A more ergonomic alternative to distinctly aliasing a record type would be defining a freestanding struct instead.

You can also declare method on a simply-aliased record type using an out-of-scope declaration. However, it would declare the method for all instances of the record, which is rarely desirable.

alias Point => { x, y : Float64 }
def Point.length() -> (this.x ** 2 + this.y ** 2).sqrt()

# Do you really want this method for all of the similar records?
assert({ x: 3 : Float64, y: 4 : Float64 }.length() == 5)

4.4. Type declaration

A type can be declared using a \$tt "decl"\$ statement. A type declaration requires its category to be declared, one of \$tt "struct"\$, \$tt "class"\$, \$tt "enum"\$, \$tt "flag"\$, \$tt "trait"\$, \$tt "unit"\$ or \$tt "annotation"\$.

A type identifier rules are similar variables, i.e. /[a-zA-Z_](a-zA-Z0-9_)*/. A type identifier also may be wrapped in backticks to allow Unicode characters in it. By convention a type name begins with an uppercase letter. The only exceptions are keywords\$tt "nil"\$, \$tt "void"\$ and \$tt "discard"\$.

A type declaration does not contain body. A declared type doesn’t have size hence incomplete. Still, it may act as a virtual type restriction, or a template argument which doesn’t need to be complete (e.g. a pointer type).

decl struct Point
# Point()            # => Panic! Can not construct an incomplete type instance
let pointer : Point* # OK, a pointer to incomplete type is legal

To be able to make use of a declared type, it shall be implemented. An attempt to implement an undeclared yet type panics. An implemented type becomes complete hence usable in runtime.

impl Point {
  let x, y : Float64
  def length() -> (this.x ** 2 + this.y ** 2).sqrt()
}

let point = Point({ x: 3, y: 4 })
assert(point.length() == 5)

Once a type is implemented, it may not be implemented again. Multiple non-intersecting partial implementations of the same type are allowed, which is only applicable to a template type.

To extend an existing implementation, an \$tt "extend"\$ statement shall be used. Attempt to extend an unimplemented yet type panics. An annotation type can be neither implemented nor extended.

decl struct Foo<T>

forall [T ~ Real] impl Foo<T> {
  let real : T = 0
}

# Already implemeneted for all `~ Real`, `Int32` is `~ Real`.
# impl Foo<Int32> { } # => Panic! Already implemented

# Should extend instead.
extend Foo<Int32> {
  let int_specific : Int32 = 0 # Define a field exclusively for this specialization
}

# Foo<Float64>().int_specific # => Panic! Undefined `Foo<Float64>.int_specific`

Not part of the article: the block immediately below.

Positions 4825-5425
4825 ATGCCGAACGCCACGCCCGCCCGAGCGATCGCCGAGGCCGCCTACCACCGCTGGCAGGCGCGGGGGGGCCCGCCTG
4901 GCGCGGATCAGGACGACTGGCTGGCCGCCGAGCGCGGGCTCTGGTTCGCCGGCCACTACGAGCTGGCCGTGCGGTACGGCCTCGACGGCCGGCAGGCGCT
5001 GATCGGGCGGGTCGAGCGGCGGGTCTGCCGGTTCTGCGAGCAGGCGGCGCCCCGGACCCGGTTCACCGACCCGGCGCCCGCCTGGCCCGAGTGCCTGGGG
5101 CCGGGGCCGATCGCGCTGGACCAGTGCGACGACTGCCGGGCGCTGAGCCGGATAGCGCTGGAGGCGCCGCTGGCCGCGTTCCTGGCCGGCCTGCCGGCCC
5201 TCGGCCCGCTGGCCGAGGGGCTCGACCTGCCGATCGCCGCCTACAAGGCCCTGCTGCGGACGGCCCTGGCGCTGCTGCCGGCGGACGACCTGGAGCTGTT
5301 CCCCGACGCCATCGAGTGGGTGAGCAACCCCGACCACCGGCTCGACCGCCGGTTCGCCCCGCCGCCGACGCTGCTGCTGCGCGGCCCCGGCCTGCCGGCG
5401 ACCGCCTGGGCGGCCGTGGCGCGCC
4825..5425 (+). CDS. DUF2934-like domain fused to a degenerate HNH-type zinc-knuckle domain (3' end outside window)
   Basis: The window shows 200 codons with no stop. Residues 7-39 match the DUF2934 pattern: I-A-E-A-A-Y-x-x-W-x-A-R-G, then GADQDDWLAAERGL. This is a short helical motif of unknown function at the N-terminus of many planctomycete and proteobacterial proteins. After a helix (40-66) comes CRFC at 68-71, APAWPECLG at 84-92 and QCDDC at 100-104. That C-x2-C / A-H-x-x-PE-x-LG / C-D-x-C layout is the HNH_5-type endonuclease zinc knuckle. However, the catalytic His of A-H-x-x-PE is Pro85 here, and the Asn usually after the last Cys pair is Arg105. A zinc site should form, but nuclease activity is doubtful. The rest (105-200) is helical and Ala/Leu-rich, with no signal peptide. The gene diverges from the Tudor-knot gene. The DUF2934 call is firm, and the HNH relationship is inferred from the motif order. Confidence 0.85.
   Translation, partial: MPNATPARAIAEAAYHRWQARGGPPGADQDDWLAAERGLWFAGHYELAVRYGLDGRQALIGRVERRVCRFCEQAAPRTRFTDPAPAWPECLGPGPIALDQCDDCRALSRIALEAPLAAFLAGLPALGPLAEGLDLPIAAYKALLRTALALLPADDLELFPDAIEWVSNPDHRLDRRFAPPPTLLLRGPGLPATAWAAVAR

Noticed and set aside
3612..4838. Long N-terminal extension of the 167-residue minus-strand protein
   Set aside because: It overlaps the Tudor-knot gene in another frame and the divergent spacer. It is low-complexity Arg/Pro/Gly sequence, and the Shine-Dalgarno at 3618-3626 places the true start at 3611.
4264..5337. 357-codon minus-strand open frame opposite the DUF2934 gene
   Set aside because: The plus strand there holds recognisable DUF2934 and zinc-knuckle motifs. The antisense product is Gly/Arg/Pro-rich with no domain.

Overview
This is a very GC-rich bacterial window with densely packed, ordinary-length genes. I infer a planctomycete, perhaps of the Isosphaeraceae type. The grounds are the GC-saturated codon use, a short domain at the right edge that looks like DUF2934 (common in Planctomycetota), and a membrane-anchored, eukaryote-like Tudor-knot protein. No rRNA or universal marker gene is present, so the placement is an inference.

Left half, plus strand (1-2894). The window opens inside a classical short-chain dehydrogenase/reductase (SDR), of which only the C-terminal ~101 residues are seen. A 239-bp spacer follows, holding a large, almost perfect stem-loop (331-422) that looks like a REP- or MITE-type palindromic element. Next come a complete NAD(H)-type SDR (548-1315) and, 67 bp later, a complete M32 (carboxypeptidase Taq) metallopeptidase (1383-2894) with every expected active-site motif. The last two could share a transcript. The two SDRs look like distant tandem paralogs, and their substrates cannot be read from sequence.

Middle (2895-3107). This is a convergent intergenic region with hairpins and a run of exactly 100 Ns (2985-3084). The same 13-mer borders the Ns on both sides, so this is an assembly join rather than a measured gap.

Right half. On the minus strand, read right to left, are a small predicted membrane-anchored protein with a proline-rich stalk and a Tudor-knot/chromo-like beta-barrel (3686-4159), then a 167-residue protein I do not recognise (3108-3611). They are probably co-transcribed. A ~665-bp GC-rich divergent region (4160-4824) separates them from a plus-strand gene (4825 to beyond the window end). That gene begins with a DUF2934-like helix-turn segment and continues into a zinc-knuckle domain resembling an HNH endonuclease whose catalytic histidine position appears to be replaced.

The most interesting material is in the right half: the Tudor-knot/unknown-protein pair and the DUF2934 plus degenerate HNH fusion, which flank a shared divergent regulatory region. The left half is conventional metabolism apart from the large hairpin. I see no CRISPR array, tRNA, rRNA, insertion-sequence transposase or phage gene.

Foo<Int32>().int_specific     # OK

It is tempting to allow an explicit \$tt "reimpl"\$ statement for an already implemented type, which would obliterate all previous member definitions. However, this would reduce the program maintainability in a longer run. Therefore, reimplementing a type in Onyx is illegal. It is still legal to reimplement a function, though.

4.5. Template type

A type may be declared with template arguments, which makes it a template type.

A template argument declaration \$tau\$ is accessible within the same scope, and also directly under the type identifier, e.g. \$tt "self"\$::\$tau\$. A template argument may have an alias label, which is referenced from outside.

A data type itself (not an instance) may be compared using static type comparison operators \:? and \~? which are similar their instance counterparts :? and ~?.

Once declared, a template type should be implemented for a subset of unique combinations of its template arguments.

# A template type `T` with `Type` alias.
decl struct Foo<Type: T>

# Implement for `Int32`.
impl Foo<Int32> {
  let x : Int32
}

# Publicly accessible by the alias.
assert(Foo<Int32>::Type \:? Int32)

# Implement for `String`, reference by the alias.
impl Foo<Type: String> {
  let x : String
}

assert(Foo<String>::Type \:? String)

A subset of template argument combinations may be implemented using a \$tt "forall"\$ modifier. The modifier declares a new list of template arguments which are passed to the template type, optionally wrapped in square brackets.

decl struct Foo<T>

forall T impl Foo<T> {
  let x :  T
}

Declaration and implementation may be done simultaneously using a \$tt "def"\$ statement, which is often omitted if type category is present. When defining a type, the implementation is implicitly for all possible template arguments.

struct Foo<T> {
  let x : T
}

A template argument may have a restriction, either real or virtual. Within a specialization, the argument type would have the restriction applied. A compiler panics on a specialization lookup query failure.